Bowlers dont always enjoy helpful bowling conditions to make full use of their capabilities and feast upon the batsmen, but when they get a slightly favourable pitch more often thannot we can see the best coming out of a bowler.ODI cricket has seen many brilliant bowling performances, and here we have a look at the best 10 of them. On an interesting note India, Australia and Sri Lanka have two representations each. But Pakistan proves their superiority in bowling with as many as three of their players finding themselves intop 10 positions.NOTE: This is a purely statistics-based ranking.
#10 Anil Kumble
6.1 Overs – 2 Maidens – 12 Runs – 6 Wickets – 1.94 Economy
The leg-spinner was too good for the West Indian batsmen who failed miserably chasing the modest Indian total of 225 in Kolkata, 1993.
The match was the final C.A.B. Jubilee Tournament in which West Indies won the toss and chose to field. Kumble captured the last 6 wickets of the run chase handling the Carribean team a thrashing at the famous Eden Gardens. Kumble’s spin found its way to rattle the timber four times in the match.
#9 Stuart Binny
4.4 Overs – 2 Maidens – 4 Runs – 6 Wickets – 0.85 Economy
The Indian playing in his 3rd ODI produced one of the fine spells we can expect from an all-rounder. After being invited to bat first India were dismissed for a poor total of 105 in a rain affected strip that aided fast bowlers.
Binny who came on as the first change in 10th over, started with two maidens and ended with match winning performance with his medium pacers helping India to a 47 run win. His explots with the ball overshadowed right-arm swing bowler Mohit Sharma’s vital 4 wickets and debutant Bangladesh pacer Taskin Ahmed’s record breaking five-for.
Binny is the only bowler who bowled less than 5 overs and still made it to the top 10 best ODI performances.
#8 Winston Davis
10.3 Overs – 0 Maidens – 51 Runs – 7 Wickets – 4.85 Economy
In the 1983 World Cup where bowlers were allowed to bowl a maximum of 12 overs in the 60 over format, the West Indian ripped apart the Australian middle order. Choosing to field first Australia ended the match 101 runs short of West Indian total.
The match was played at Headingley, Leeds.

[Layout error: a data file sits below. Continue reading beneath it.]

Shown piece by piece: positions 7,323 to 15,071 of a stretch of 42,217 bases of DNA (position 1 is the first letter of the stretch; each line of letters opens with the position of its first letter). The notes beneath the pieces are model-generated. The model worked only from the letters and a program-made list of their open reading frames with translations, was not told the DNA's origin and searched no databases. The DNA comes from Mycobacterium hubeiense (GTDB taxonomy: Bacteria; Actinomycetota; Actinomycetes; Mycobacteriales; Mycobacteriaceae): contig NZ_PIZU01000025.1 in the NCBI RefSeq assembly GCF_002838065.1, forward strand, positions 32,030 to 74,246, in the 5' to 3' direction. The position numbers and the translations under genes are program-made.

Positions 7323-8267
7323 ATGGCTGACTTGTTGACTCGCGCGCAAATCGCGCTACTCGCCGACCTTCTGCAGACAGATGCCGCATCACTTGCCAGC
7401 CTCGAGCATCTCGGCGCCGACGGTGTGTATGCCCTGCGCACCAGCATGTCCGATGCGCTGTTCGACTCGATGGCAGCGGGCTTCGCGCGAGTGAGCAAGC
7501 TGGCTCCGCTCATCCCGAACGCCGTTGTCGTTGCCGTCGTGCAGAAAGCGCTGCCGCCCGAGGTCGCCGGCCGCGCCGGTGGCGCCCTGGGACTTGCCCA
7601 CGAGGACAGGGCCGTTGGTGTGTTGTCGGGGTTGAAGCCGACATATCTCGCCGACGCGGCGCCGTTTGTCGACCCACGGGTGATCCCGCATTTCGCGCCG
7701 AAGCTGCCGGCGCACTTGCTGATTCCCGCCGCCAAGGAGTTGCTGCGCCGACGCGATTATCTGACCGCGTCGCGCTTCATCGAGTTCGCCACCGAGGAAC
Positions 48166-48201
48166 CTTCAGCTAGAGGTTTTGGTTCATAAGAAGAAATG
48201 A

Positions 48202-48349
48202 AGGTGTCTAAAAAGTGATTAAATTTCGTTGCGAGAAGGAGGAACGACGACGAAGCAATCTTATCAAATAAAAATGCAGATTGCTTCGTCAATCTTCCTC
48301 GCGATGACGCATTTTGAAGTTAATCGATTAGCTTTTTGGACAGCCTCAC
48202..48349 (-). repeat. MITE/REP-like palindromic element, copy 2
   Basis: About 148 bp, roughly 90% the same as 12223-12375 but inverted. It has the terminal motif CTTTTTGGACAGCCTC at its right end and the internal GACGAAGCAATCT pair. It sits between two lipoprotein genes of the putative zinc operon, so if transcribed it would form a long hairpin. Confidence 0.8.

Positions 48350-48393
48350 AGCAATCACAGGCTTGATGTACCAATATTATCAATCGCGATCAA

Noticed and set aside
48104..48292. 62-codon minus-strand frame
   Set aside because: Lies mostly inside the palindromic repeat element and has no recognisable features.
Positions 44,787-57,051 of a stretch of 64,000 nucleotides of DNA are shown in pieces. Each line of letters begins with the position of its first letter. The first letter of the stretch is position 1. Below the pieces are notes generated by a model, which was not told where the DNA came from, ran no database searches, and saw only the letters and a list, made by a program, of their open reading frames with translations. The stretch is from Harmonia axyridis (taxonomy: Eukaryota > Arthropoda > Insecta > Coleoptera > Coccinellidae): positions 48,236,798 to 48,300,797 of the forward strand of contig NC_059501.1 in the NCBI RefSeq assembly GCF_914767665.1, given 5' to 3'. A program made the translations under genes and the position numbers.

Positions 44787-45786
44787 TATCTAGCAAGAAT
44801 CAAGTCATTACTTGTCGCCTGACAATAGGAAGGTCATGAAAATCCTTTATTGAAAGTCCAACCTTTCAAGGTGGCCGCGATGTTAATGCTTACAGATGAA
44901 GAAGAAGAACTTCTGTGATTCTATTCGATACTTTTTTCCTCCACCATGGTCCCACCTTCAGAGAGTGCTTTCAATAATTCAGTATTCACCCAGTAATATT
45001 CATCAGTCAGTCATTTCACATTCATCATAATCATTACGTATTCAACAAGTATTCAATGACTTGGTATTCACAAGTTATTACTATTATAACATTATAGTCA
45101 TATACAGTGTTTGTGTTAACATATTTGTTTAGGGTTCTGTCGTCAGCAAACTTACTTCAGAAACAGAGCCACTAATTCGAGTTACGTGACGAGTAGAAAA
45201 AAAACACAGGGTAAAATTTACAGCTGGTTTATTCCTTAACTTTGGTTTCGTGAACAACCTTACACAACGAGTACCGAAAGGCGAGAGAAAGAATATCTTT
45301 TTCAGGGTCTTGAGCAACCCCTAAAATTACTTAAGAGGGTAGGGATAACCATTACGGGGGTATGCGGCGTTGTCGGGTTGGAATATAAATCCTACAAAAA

#7 Aaqib Javed
10 overs – 1 Maiden – 37 Runs – 7 Wickets – 3.7 Economy
The match at Sharjah in 1991, witnessed India struggle against the right-arm pace of Javed and were dismissed for 190 chasing 263.
India chose to field first against their arch-rivals, but they must not have predicted the success of the Pakistani bowler who at 19 years of age became the youngest to take a hat-trick. His record still stands.
#6 Waqar Younis
10 Overs – 0 Maidens – 36 Runs – 7 Wickets – 3.6 Economy
The Pakistani right-arm pacer bowled out his full quota of overs straight up against England, reducing them to 58/7 by the 19th over in Headingley, Leeds, 2001.
Waqar decided to field first and made early inroads to get England all out for 156. Pakistan were at 153-4 in 39.5 overs and were declared victorious as England conceded the game after a pitch invasion.
#5 Muttiah Muralitharan
10 Overs – 1 Maiden – 30 Runs – 7 Wickets – 3.00 Economy
India’s middle order was not expecting this kind of performance from the Sri Lankan spin wizard who ended any chances of a successful chase after India chose to bat second under lights in Sharjah in 2000.
Responding to the Sri Lankan score of 294 that saw Marvan Atapattu and Mahela Jayawardene score centuries, India were bundled out for 226.
#4 Andy Bichel
10 Overs – 0 Maidens – 20 Runs – 7 Wickets – 2.00 Economy
Playing England in a group stage match of the 2003 World Cup in Port Elizabeth, pacer Andy Bichel ensured that he have his A game against Ashes rivals.
Deciding to bat first, England found no answer to the first change bowler who came on in the 10th over the innings. He removed 4 English batsmen in his first spell before coming back to pick 3 more at the death.
The right-handed Bichel coming in at No.10 scored 34* from 32 balls and was involved in a 73 run partnership with Michael Beven, steering Australia to a thrilling win with just 2 balls and 2 wickets to spare chasing 205.
#3 Glenn McGrath
7 Overs – 4 Maidens – 15 runs – 7 Wickets – 2.14 Economy
Batting first in Potchefstroom’s North West Cricket Stadium, South Africa, at the 2003 Cricket World Cup, Australia’s huge total of 301 seemed too much for Namibia who were dismissed for a paltry 45.
Glenn McGrath claimed 7 Namibian wickets with his accurate line and length. Adam Gilchrist, behind the stumps, took 4 catches from McGrath’s bowling to help Australia towards a 256 run win.
#2 Shahid Afridi
9 overs - 3 Maidens – 12 Runs – 7 Wickets – 1.33 Economy
The leg-spinner in Afridi was in full flow against West Indies at Providence, Guyana, in 2013, when the home side was chasing a target of 225 runs to win. Afridi’s spell helped Pakistan beat the Carribean team comfortably by 126 runs. Afridi was the sixth bowler used and he came on to bowl only in the 23rd over. Straightaway he removed 2 batsmen in 2 balls and kept on taking wickets to end up as the best bowler.
Jason Holder who conceded just 13 runs in his 10 overs earlier in the day picking up 4 wickets was unlucky to see Afridi emerge as the Man of the Match.
#1 Chaminda Vaas
8 Overs – 3 Maidens – 19 Runs – 8 Wickets – 2.37 Economy
The only bowler who has picked up 8 wickets in an innings of a one-day international. The left-arm seamer from Sri Lanka achieved this milestone against Zimbabwe in 2001 at Colombo (SSC), when he picked up the first 8 wickets to fall. Muttiah Muralitharan consumed the last two batsmen that denied Vaas a chance for a perfect ten.
Fielding first Vaas helped the island nation restrict Zimbabwe to just 38.
Vaas bowled 8 straight overs from the start with the new ball and also picked up a hat-trick in his sixth over the innings. 5 of his wickets needed no help from his teammates with 4 leg-before wickets and one bowled.